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Today, New York Attorney General Letitia James launched a major lawsuit addressing the opioid epidemic in New York, naming the Sackler Family and their company Purdue Pharma, the manufacturer and creator of OxyContin.
James filed the claim, which amends a lawsuit made last year accusing Purdue Pharma of deceptive marketing, with the Supreme Court of the State of New York in Suffolk County this morning. The updated suit also accuses a number of prescription opioid manufacturers and national prescription drug distributors including Johnson & Johnson-owned Janssen Pharmaceuticals and Teva, an Israeli pharmaceutical company.
The amended lawsuit claims that, “Despite having full knowledge of opioids’ risk of addiction, abuse, and diversion, the Sacklers, as the owners of Purdue involved with each and every material decision relating to the development and sale of Purdue’s opioids, were actively involved in marketing Purdue’s opioids in a way that deceptively minimized those risks and overstated the benefits.”
“[The Sacklers] put profit over patients,” James said at a news conference today, adding that, “As Purdue sold more and more opioids, the Sackler family transferred more and more and more wealth to their personal account.”
The lawsuit also delves into the Sacklers status as major art and culture philanthropists, stating: “Ultimately, the Sacklers used their ill-gotten wealth to cover up their misconduct with a philanthropic campaign intending to whitewash their decades-long success in profiting at New Yorkers’ expense. For example, the Sacklers made significant contributions to New York institutions.” The suit then names the American Museum of Natural History’s Sackler Educational Library; the Dia Foundation’s Sackler Institute; the Guggenheim Museum’s Sackler Center for Arts Education; the Metropolitan Museum of Art’s Sackler Wing; and the Dr. Mortimer and Theresa Sackler Foundation’s donation of $6 million to the New York Presbyterian Hospital in 2015.
On March 22, prior to the amended lawsuit, the Guggenheim Museum told Hyperallergic that it “does not plan to accept any gifts” from the Sackler family. The Metropolitan Museum of Art is currently reviewing its gift acceptance police in the wake of the Sackler controversy. On March 25, the Met told Hyperallergic that “the Museum has not received gifts from the Sackler family over the past two years,” adding, “We will continue our review of the Museum’s gift acceptance policies, will adjust wherever necessary, and will be transparent in our process and conclusions.”
Today’s suit follows an announcement made on Tuesday, March 26, that Purdue and the Sacklers had settled a lawsuit brought against Purdue and other pharmaceutical companies by the state of Oklahoma, one of over 1,500 lawsuits launched against the company. Purdue and the Sacklers agreed to pay $270 million to the state, partially to fund a new addiction treatment and research center at Oklahoma State University in Tulsa.
In a statement sent to Hyperallergic today, Purdue Pharma responded to today’s amended suit saying:
Purdue Pharma and the individual former directors of the company vigorously deny the allegations in the New York State Attorney General’s amended complaint, and will continue to defend themselves against these misleading allegations.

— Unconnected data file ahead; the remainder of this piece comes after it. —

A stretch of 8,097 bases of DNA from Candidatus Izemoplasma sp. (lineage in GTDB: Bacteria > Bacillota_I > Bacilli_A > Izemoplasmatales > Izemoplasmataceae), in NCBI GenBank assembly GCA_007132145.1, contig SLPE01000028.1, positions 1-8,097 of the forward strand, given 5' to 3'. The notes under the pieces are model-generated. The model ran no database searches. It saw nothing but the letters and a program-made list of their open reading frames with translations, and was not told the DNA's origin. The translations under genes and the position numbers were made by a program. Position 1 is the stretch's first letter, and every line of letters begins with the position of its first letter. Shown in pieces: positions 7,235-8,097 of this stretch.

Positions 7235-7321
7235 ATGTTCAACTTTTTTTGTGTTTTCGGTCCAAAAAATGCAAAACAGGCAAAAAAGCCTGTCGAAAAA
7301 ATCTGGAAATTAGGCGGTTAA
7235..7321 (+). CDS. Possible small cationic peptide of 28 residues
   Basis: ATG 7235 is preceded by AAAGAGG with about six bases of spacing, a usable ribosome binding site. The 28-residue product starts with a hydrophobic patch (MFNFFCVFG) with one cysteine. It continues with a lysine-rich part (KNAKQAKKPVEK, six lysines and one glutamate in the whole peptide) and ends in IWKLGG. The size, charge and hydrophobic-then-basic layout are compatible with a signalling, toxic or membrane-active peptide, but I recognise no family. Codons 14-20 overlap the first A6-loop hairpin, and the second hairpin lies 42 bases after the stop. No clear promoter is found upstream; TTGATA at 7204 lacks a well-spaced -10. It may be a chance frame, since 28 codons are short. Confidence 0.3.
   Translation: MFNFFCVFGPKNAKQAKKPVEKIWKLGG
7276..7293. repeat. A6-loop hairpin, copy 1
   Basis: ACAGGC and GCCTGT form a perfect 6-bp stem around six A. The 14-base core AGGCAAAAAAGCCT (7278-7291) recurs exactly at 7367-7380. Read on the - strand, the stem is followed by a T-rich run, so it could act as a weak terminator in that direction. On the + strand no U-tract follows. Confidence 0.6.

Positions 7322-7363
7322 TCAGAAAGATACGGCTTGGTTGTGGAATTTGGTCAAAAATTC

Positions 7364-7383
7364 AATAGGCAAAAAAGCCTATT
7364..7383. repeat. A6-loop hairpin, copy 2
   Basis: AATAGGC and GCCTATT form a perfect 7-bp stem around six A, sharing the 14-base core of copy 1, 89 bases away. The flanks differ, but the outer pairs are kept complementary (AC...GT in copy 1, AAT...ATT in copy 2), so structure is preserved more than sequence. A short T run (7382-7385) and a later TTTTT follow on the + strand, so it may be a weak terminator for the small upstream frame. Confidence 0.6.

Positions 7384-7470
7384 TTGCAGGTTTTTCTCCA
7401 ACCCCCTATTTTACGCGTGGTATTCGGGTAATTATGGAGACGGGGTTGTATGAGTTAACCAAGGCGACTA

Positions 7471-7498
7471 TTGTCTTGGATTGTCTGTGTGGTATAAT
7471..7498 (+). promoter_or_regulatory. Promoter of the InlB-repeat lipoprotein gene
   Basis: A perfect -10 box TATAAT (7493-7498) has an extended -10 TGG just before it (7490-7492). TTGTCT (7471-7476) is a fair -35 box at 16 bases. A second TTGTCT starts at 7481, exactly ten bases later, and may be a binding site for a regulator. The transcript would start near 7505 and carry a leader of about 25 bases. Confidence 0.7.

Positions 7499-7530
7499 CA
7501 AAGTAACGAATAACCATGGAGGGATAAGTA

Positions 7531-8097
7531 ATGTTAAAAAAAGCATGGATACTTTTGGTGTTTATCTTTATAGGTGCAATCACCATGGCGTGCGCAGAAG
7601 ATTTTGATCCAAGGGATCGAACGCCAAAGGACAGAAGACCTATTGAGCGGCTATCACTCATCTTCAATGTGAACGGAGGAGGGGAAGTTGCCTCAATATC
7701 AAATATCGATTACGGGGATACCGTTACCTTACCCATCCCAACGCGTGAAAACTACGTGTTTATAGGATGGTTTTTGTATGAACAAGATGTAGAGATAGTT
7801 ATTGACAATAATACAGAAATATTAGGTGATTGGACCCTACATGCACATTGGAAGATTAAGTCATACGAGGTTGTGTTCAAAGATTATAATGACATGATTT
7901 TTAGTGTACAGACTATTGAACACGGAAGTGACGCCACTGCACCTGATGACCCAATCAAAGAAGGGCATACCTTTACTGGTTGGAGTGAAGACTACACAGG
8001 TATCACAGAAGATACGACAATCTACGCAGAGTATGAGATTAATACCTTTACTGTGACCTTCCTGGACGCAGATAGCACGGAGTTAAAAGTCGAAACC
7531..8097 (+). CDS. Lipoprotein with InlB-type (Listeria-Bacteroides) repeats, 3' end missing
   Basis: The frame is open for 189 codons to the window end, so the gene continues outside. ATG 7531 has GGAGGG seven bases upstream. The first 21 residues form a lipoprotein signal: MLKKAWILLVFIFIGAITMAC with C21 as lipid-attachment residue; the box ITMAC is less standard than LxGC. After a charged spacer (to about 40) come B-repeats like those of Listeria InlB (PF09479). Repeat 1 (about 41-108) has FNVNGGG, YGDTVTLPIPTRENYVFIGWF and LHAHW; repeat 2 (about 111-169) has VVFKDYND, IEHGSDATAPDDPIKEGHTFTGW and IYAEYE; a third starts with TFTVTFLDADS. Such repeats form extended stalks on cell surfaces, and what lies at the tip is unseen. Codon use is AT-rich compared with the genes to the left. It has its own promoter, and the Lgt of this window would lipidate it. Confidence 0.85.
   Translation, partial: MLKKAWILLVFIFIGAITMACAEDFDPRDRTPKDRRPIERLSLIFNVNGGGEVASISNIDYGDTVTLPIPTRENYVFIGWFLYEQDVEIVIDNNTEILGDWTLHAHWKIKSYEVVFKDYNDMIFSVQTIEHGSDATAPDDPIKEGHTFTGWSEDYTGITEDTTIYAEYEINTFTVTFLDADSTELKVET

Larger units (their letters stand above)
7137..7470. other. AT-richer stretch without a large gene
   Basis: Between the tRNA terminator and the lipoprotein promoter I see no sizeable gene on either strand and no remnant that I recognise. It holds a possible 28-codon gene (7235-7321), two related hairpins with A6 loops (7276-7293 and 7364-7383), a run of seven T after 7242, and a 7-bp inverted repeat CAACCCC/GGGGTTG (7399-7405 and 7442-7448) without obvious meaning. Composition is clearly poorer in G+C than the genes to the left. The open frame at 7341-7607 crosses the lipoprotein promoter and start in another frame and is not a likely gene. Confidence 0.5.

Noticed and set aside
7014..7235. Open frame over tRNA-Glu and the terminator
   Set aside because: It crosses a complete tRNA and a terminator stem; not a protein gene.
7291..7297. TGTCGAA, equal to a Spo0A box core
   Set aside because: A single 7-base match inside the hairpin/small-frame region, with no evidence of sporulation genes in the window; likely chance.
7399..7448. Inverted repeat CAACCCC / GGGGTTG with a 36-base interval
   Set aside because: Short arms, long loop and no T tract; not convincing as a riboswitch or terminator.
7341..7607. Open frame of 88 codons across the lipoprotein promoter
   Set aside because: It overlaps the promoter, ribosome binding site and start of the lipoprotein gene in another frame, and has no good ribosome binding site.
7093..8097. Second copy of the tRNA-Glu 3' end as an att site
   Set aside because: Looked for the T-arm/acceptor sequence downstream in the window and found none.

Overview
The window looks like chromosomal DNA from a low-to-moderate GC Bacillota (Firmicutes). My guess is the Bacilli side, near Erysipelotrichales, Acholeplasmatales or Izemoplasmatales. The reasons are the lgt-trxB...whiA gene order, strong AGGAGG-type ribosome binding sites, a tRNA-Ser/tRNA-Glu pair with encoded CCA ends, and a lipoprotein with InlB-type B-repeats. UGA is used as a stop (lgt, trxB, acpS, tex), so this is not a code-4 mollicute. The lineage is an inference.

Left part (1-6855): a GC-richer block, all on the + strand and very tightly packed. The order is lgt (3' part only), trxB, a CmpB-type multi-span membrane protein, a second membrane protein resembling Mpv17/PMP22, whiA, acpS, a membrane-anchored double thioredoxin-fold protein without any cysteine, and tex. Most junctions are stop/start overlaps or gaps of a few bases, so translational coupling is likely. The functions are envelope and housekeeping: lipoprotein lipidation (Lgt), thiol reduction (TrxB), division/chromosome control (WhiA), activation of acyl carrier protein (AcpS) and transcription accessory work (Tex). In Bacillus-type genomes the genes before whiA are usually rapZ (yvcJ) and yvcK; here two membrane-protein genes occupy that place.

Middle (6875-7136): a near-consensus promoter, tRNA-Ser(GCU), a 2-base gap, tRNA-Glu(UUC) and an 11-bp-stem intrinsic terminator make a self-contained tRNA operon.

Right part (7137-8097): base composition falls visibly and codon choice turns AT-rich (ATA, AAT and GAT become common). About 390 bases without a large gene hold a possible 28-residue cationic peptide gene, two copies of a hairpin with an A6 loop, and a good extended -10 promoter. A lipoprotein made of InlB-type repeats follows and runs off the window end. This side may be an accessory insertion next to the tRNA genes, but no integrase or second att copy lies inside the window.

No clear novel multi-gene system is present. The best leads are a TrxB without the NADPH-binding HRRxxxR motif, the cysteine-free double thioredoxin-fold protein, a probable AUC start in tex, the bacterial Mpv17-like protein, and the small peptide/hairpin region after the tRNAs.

The public announcement of the amended complaints is part of a continuing effort to try these cases in the court of public opinion rather than the justice system.
In a public statement, the Sackler family said: “Expanding this baseless lawsuit to include former directors of Purdue Pharma is a misguided attempt to place blame where it does not belong for a complex public health crisis. We strongly deny these allegations, which are inconsistent with the factual record, and will vigorously defend against them.”
The city brought shows to life that will be talked about for years to come.
Our favorite LA shows of 2021, brought to you by the writers and editors of Hyperallergic.
On view in Abu Dhabi until February 5, 2022, the paintings and sculptures in Modernisms shed new light on artists like Parviz Tanavoli, Fahrelnissa Zeid, and M.F. Husain.
Full Spectrum spans 40 years of the artist’s career and provides an efficient crash course for anyone new to Edmonds’s work.
A show at the Prado valorizes cross-cultural flows while muffling ruptures, and two contemporary art exhibitions critique Hispanic legacies to investigate how art history occludes power.
SMFA at Tufts is seeking applications for at least four full-time Professor of the Practice positions in Sound/Sound Installation, Ceramics, Sculpture, and Drawing.
International Court of Justice Rules Azerbaijan Must Stop Destroying Armenian Cultural Heritage in Artsakh
The ruling points to major implications for protection of all cultural heritage during peacetime.
Afghan refugee Amin didn’t feel comfortable telling director Jonas Poher Rasmussen his story without a way to conceal his identity. Rasmussen explains the process to Hyperallergic.
Yemen Blues brings their sonic blend of Yemenite, West African, and Jazz back to Joe’s Pub in New York City this December, featuring opener Ahmed Alshaiba.
Now that’s change.
Michael Steinhardt was in possession of over 180 objects smuggled from 11 nations by “crime bosses, money launderers and tomb raiders.”
“Jobless, futureless, in constant fear of arrest and death at the hands of the Taliban, we do not live but merely exist,” says an open letter published by Artists at Risk.